12 October 2016, Writing Ideas - New Novel, part 914, Publishing, Rules for the Initial Scene
Announcement: Delay, my new novels can be seen on the internet, but the publisher has delayed all their fiction output due to the economy. I'll keep you informed. More information can be found at www.ancientlight.com. Check out my novels--I think you'll really enjoy them.
Introduction: I wrote the novel Aksinya: Enchantment and the Daemon. This was my 21st novel and through this blog, I gave you the entire novel in installments that included commentary on the writing. In the commentary, in addition to other general information on writing, I explained, how the novel was constructed, the metaphors and symbols in it, the writing techniques and tricks I used, and the way I built the scenes. You can look back through this blog and read the entire novel beginning with http://www.pilotlion.blogspot.com/2010/10/new-novel-part-3-girl-and-demon.html.
I'm using this novel as an example of how I produce, market, and eventually (we hope) get a novel published. I'll keep you informed along the way.
Today's Blog: To see the steps in the publication process, visit my writing website http://www.ldalford.com/ and select "production schedule," you will be sent to http://www.sisteroflight.com/.
The four plus one basic rules I employ when writing:
1. Don't confuse your readers.
2. Entertain your readers.
3. Ground your readers in the writing.
4. Don't show (or tell) everything.
4a. Show what can be seen, heard, felt, smelled, and tasted on the stage of the novel.
5. Immerse yourself in the world of your writing.
All novels have five discrete parts:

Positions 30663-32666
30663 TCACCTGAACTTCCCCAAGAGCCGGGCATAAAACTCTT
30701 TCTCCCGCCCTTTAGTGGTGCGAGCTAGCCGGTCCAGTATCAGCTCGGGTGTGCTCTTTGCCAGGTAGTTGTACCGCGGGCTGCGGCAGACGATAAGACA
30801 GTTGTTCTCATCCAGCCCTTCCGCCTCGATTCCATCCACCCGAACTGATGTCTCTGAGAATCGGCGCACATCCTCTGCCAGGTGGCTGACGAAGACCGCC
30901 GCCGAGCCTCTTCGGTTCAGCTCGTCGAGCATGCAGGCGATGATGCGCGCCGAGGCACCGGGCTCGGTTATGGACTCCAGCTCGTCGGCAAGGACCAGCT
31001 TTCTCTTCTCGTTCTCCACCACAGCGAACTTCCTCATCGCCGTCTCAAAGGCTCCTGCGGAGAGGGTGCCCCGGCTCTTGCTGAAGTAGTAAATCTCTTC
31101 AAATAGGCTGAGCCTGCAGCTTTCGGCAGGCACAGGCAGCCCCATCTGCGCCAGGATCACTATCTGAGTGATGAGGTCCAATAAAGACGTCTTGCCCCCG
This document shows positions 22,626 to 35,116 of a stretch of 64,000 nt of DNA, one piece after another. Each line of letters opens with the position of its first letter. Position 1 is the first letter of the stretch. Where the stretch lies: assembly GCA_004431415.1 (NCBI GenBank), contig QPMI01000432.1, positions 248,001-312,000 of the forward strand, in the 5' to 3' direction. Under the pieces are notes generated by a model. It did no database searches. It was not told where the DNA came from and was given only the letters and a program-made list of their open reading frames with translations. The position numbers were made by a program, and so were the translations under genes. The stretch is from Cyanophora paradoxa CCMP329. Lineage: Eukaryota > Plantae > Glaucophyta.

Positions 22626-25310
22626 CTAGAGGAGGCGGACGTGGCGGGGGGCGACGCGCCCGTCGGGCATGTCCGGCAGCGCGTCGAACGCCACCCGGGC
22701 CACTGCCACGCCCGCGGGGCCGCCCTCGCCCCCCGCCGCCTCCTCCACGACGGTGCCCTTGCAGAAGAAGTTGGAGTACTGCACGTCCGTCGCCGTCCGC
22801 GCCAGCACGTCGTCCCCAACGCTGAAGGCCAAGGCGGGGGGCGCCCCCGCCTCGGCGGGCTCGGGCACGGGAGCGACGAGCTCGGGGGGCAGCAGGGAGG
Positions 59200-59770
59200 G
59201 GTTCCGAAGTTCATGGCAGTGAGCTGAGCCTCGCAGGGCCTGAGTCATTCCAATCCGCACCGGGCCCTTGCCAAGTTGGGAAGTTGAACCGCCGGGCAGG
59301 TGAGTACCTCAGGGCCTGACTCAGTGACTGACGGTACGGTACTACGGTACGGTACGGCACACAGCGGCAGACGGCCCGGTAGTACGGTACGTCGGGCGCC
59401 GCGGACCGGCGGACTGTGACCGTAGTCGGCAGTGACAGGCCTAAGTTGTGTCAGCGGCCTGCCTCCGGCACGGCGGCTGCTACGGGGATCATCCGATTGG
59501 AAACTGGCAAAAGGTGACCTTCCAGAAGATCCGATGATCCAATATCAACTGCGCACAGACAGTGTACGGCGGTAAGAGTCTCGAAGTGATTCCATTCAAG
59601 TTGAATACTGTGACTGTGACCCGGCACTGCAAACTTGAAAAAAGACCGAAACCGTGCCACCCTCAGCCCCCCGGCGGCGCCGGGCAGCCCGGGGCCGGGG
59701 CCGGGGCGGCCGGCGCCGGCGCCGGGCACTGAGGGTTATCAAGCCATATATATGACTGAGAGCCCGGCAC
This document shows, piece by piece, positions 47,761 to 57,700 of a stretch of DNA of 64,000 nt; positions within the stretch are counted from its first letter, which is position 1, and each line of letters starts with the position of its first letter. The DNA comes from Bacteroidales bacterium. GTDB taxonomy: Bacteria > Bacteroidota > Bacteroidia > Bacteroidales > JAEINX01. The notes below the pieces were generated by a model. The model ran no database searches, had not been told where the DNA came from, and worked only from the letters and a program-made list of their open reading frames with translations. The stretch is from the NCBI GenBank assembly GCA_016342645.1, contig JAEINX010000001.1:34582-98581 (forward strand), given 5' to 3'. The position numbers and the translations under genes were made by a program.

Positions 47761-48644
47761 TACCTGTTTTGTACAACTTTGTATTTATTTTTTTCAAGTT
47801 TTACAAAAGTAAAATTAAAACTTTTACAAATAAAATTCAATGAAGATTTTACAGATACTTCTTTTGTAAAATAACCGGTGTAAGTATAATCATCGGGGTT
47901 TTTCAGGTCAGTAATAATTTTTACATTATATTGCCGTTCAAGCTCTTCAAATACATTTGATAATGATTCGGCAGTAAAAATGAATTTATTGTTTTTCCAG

1. The initial scene (the beginning)
2. The rising action
3. The climax
4. The falling action
5. The dénouement
The theme statement of my 26th novel, working title, Shape, proposed title, Essie: Enchantment and the Aos Si, is this: Mrs. Lyons captures a shape-shifting girl in her pantry and rehabilitates her.
I finished writing my 27th novel, working title, Claire, potential title Sorcha: Enchantment and the Curse. This might need some tweaking. The theme statement is: Claire (Sorcha) Davis accepts Shiggy, a dangerous screw-up, into her Stela branch of the organization and rehabilitates her.
Here is the cover proposal for Essie: Enchantment and the Aos Si. Essie is my 26th novel.
The most important scene in any novel is the initial scene, but eventually, you have to move to the rising action. I started writing my 28th novel, working title Red Sonja.
I'm an advocate of using the/a scene input/output method to drive the rising action--in fact, to write any novel.
1. Scene input (easy)
2. Scene output (a little harder)
3. Scene setting (basic stuff)
4. Creativity (creative elements of the scene)
5. Tension (development of creative elements to build excitement)
6. Release (climax of creative elements)
How to begin a novel. Number one thought, we need an entertaining idea. I usually encapsulate such an idea with a theme statement. Since I’m writing a new novel, we need a new theme statement. Here is an initial cut.
Red Sonja, a Soviet spy, infiltrates the X-plane programs at Edwards AFB as a test pilot’s administrative clerk, learns about freedom, and is redeemed.
These are the steps I use to write a novel:
1. Design the initial scene
2. Develop a theme statement (initial setting, protagonist, protagonist’s helper or antagonist, action statement)
a. Research as required
b. Develop the initial setting
c. Develop the characters
d. Identify the telic flaw (internal and external)
3. Write the initial scene (identify the output: implied setting, implied characters, implied action movement)
4. Write the next scene(s) to the climax (rising action)
5. Write the climax scene
6. Write the falling action scene(s)
7. Write the dénouement scene